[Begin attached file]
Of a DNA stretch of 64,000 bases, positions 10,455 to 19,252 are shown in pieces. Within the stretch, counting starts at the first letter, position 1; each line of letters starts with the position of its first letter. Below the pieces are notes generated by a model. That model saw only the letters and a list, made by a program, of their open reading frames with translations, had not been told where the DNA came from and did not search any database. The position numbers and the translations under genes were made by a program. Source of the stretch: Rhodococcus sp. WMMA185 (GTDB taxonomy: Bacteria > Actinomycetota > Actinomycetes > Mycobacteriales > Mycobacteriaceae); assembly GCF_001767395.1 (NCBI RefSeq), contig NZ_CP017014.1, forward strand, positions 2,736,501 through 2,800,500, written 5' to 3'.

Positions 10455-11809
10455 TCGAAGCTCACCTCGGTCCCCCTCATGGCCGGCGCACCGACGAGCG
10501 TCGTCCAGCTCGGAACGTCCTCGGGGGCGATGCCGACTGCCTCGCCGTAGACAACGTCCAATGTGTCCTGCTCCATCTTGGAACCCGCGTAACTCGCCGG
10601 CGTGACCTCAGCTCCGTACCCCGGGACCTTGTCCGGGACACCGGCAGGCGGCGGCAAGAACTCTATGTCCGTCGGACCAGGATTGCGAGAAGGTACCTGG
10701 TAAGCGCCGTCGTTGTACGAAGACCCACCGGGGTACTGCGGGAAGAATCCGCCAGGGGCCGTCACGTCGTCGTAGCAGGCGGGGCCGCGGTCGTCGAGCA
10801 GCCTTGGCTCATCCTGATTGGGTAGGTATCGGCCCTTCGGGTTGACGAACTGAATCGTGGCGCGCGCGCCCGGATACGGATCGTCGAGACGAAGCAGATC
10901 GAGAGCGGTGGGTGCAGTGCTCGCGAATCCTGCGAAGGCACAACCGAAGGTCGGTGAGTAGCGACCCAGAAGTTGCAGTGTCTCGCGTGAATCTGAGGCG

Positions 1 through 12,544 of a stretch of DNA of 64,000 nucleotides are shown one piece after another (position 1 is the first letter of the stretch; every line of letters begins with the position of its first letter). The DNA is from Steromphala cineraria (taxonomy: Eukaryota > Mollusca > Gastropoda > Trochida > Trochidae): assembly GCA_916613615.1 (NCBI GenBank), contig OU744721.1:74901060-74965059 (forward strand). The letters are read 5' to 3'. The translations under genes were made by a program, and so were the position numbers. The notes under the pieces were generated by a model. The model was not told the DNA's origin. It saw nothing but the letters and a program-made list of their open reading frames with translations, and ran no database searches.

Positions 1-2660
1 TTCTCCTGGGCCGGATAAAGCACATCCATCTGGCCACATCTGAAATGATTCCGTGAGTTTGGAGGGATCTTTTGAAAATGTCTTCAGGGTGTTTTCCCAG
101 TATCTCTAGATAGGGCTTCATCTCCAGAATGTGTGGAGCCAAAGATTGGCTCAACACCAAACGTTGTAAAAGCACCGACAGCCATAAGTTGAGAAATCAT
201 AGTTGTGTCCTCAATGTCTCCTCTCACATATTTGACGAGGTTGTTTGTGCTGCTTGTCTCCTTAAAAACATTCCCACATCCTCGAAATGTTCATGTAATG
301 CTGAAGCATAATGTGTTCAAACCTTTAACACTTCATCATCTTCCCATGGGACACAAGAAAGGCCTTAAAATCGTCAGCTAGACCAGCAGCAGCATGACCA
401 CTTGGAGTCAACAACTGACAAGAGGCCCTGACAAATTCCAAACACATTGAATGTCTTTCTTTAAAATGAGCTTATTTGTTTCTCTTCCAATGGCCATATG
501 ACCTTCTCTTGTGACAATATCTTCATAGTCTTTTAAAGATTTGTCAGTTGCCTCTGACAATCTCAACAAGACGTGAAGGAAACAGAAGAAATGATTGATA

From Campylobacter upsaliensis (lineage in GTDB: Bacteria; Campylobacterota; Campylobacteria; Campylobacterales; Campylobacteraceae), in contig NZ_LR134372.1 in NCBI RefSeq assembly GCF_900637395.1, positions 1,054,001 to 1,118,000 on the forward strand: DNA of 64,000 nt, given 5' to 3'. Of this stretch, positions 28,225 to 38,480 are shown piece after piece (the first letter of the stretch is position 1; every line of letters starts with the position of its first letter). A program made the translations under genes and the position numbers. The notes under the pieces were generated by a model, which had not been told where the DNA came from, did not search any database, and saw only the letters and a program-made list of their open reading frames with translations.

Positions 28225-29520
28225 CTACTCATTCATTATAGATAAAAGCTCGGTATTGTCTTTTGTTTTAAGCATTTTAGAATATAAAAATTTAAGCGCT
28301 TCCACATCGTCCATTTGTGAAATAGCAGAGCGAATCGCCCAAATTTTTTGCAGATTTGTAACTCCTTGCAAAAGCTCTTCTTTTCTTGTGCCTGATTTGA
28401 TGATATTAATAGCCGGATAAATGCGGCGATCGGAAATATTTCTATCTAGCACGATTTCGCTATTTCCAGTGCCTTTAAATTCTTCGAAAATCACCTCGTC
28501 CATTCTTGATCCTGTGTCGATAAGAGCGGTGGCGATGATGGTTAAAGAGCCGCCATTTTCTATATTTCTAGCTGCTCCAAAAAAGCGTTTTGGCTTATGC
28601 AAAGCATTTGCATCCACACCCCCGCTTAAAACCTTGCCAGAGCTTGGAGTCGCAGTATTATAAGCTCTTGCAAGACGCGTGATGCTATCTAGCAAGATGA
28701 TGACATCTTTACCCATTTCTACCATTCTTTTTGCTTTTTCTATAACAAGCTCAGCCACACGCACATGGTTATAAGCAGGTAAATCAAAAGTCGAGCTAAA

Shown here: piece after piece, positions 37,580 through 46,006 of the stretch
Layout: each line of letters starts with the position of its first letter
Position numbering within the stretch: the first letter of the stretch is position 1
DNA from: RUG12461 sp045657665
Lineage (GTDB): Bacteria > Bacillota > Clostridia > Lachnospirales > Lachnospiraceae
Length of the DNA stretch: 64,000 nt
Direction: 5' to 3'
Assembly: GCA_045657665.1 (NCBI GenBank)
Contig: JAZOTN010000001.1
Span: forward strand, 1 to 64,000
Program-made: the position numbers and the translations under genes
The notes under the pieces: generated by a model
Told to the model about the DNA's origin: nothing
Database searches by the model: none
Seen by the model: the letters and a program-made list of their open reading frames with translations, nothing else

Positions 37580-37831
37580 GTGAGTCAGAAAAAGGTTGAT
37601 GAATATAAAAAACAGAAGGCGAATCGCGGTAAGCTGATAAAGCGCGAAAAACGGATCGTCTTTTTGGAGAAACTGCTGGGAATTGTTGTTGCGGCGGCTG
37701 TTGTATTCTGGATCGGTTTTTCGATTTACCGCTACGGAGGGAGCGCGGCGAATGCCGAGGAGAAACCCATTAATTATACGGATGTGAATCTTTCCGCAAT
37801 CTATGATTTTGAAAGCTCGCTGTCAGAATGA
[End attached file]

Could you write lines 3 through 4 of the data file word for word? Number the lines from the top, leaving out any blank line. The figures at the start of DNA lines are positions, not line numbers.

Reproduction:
10455 TCGAAGCTCACCTCGGTCCCCCTCATGGCCGGCGCACCGACGAGCG
10501 TCGTCCAGCTCGGAACGTCCTCGGGGGCGATGCCGACTGCCTCGCCGTAGACAACGTCCAATGTGTCCTGCTCCATCTTGGAACCCGCGTAACTCGCCGG